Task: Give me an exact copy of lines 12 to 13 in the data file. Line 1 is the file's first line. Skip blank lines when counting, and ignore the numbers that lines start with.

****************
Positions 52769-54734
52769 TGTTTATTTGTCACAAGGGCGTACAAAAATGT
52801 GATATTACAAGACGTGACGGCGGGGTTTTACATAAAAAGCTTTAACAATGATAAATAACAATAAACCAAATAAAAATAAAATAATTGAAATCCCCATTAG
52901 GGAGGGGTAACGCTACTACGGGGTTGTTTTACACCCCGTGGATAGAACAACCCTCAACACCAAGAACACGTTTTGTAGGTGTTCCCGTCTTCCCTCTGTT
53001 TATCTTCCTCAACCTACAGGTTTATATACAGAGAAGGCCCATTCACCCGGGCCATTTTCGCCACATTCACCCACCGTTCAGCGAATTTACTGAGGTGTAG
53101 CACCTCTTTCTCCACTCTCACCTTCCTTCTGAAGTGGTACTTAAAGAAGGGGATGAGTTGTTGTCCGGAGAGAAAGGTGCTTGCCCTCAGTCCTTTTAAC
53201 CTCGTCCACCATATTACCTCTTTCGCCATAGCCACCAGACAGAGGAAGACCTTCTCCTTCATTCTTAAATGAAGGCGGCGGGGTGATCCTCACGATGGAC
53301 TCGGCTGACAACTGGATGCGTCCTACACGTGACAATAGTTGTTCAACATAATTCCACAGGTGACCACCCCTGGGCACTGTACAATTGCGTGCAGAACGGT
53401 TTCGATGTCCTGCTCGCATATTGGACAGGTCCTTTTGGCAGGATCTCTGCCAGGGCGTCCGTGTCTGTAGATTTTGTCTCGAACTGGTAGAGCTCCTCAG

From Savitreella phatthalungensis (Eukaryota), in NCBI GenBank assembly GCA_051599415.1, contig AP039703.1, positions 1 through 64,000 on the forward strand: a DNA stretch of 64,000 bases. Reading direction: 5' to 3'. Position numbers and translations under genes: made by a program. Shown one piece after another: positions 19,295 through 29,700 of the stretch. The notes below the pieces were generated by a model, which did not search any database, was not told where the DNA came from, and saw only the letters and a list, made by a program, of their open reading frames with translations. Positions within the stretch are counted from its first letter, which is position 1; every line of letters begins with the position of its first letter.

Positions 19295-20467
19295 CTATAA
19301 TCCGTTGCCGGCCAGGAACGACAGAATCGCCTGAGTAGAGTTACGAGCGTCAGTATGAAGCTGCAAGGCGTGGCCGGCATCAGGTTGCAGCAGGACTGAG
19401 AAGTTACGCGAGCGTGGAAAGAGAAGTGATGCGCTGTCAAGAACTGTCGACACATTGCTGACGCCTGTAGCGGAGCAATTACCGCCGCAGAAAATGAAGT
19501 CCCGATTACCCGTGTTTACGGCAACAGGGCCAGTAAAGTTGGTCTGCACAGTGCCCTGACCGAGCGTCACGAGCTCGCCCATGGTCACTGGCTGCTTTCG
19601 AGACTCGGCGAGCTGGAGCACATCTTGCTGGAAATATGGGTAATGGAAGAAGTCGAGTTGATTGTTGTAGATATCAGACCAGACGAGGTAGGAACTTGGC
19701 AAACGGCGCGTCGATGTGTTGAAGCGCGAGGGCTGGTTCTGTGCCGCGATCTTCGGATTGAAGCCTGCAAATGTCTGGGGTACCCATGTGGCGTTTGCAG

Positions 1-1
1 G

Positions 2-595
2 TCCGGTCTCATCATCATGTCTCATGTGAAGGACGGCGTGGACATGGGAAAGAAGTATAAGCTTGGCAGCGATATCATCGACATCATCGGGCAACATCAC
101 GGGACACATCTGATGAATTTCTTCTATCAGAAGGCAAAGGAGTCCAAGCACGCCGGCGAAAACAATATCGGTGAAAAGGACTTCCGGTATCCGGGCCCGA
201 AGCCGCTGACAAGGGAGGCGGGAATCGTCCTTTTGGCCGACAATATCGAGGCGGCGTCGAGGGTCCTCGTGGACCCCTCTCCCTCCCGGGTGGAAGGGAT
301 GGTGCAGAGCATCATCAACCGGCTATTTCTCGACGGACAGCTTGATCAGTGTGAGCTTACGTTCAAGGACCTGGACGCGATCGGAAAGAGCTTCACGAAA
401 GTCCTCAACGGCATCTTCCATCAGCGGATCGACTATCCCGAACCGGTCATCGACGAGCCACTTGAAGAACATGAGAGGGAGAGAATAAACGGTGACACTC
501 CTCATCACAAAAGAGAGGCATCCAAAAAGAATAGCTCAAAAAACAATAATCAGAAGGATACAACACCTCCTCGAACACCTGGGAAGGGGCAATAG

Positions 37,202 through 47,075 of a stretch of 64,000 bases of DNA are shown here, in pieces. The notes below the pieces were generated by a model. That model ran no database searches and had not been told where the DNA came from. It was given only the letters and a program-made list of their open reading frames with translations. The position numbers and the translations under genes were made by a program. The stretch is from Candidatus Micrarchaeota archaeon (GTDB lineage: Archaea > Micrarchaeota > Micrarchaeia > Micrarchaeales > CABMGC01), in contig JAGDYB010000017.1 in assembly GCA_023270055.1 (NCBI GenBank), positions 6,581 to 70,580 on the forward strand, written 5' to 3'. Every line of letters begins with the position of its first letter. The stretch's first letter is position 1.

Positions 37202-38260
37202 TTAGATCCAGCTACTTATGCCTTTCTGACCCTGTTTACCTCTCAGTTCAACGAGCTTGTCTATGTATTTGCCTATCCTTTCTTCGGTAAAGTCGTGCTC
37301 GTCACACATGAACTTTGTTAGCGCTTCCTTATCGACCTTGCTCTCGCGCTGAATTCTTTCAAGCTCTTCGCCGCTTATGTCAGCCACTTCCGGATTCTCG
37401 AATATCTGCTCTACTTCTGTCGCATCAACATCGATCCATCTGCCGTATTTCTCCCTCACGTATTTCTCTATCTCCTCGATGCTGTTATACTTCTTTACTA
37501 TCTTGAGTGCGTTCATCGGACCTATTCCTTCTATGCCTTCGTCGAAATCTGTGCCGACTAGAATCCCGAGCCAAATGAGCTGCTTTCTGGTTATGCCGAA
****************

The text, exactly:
19295 CTATAA
19301 TCCGTTGCCGGCCAGGAACGACAGAATCGCCTGAGTAGAGTTACGAGCGTCAGTATGAAGCTGCAAGGCGTGGCCGGCATCAGGTTGCAGCAGGACTGAG